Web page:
Andrew Bird’s “Bloodless” official video.

 

So, even with that title that refuses to be attractive, I’m willing to give Kenneth Patchen a read and a performance, and you may be willing to give it a listen.*

Musically, my band and voice aren’t going to be keeping Andrew Bird awake on those nights when it’s music and not the parallels of the Spanish Civil war that interrupts his sleep. However, Patchen is one of those pioneers in combining spoken/chanted poetry with jazz-influenced American music, including collaborations with John Cage and Charles Mingus and a series of LPs with other musicians issued in the ‘50s. I do not expect or wish to frighten the ghosts of Cage and Mingus, only to honor their, and Patchen’s, independent spirit. The player gadget to hear my performance is below. There is no easy place to read the text of this poem on the Internet, but this link may work for those that want to read along.

 

 

 

 

*By coincidence, the Poem-a-Day from poets.org today is by Fatimah Asghar titled I Don’t Know What Will Kill Us First: The Race War or What we’ve Done to the Earth,”  which title probably equals Kenneth Patchen’s in click-through rate, even though the poem itself might ask us to read the title after the poem rather than before. I sat in a bakery this week and overheard two older white guys, looked my age or a bit younger, discussing the ridiculousness of fears like unto Bird’s and Fatimah Asghar’s these days in America. I wonder what Kenneth Patchen would say if he were to stop by?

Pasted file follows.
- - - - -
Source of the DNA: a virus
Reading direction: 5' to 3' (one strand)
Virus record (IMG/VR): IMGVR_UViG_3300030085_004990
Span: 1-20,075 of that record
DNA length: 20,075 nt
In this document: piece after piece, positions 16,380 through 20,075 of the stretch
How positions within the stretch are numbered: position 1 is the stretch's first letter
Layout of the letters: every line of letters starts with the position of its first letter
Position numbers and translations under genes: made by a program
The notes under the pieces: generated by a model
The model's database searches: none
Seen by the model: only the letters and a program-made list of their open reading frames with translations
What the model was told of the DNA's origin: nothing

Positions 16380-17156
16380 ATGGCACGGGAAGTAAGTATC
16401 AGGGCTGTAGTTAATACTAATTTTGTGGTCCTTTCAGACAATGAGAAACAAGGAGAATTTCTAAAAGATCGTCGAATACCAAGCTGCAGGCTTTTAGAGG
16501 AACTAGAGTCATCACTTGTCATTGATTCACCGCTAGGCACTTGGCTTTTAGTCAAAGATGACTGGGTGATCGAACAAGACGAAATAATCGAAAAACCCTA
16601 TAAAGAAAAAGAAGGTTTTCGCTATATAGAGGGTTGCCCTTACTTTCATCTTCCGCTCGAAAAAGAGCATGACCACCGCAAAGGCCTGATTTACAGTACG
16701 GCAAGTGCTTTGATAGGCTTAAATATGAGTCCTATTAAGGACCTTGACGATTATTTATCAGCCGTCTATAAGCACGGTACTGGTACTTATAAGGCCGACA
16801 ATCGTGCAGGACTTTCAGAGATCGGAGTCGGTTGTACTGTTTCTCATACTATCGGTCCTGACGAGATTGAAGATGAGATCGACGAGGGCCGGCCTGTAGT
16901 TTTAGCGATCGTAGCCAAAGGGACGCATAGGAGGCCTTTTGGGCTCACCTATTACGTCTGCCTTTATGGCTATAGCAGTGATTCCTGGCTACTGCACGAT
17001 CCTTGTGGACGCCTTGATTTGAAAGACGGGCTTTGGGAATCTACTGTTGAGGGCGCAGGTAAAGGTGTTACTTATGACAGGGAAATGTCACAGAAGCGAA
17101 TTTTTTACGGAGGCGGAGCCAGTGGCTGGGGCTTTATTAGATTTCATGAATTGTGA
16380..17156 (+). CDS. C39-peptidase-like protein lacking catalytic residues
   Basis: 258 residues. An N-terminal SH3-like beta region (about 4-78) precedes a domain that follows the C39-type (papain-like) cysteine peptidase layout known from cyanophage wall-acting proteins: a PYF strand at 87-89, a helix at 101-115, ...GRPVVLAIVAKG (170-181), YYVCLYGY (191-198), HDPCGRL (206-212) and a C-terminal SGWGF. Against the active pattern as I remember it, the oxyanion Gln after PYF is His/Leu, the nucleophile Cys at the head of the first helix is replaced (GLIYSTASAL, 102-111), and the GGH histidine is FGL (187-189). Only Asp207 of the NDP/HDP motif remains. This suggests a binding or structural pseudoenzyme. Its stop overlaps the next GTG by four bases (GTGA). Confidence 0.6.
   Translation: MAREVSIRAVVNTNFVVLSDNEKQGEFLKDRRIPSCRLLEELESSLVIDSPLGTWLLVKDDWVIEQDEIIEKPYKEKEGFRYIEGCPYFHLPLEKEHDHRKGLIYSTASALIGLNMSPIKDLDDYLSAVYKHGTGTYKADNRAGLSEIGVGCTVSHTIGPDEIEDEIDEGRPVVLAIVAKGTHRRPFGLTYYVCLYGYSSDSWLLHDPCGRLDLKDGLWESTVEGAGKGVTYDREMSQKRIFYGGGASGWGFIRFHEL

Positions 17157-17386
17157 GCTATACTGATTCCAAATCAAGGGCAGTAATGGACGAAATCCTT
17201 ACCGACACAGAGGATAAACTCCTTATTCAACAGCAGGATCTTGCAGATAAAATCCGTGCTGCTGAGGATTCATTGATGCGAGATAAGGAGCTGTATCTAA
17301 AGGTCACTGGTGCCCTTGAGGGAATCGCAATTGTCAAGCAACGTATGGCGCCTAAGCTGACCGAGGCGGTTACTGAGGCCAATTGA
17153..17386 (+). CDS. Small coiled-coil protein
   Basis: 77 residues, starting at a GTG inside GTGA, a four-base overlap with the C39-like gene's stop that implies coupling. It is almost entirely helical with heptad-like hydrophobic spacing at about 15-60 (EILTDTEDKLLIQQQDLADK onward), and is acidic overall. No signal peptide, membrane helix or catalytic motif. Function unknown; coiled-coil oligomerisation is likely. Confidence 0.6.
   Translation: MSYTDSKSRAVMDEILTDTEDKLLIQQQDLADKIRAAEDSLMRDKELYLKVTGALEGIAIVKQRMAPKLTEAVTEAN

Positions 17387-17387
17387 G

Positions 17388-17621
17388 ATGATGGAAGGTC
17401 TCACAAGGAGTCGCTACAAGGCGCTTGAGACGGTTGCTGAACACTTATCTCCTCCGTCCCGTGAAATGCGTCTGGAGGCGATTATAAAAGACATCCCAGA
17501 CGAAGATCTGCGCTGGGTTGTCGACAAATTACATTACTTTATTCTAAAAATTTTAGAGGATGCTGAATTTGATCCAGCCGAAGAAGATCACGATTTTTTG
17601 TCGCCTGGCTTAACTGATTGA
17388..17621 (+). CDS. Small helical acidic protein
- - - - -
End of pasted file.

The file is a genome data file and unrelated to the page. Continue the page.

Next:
The Death of Richard Wilbur, A Difficult Balance

It was only days ago here that I was remarking that Richard Wilbur was still alive while talking about the roughly half-portion of dead white men in a collated list of the most anthologized modern American poems. His poem “Love Calls Us to Things of This World”  written in the middle 1950s was one of that list, and one of the few I had no memory of having read.

Richard Wilbur 1950s

The modest house, the pipe, the tweed jacket, the Brylcreem hair with the straightest furrow—
Richard Wilbur impersonating the 1950s so that we don’t have to

 

So of course I read it, and rather enjoyed it. You could do the same via the hyperlink. There are a few things in it that one might quibble about, the heightened language (even if that is undercut by its over-riding conceit, a meditation on hanging laundry) including words that stop the modern colloquial speaker, such as “halcyon,” and the brief but passing use of rape for an image which causes me a concerned pause and objection now. There need be nothing censorious about such thoughts, as they are about the writer with his peculiarities, his time, and his blinders. They might remind me of my own limits in these regards.

The obituaries point out a controversy over Wilbur that, like his poetry, I was not much aware of. He was increasingly thought out of touch with the later 20th Century with his, on the face of it, impersonal outlook, his wit in place of rage and heated vision, and his devotion to a classic verbal music of accentual/syllabic meter.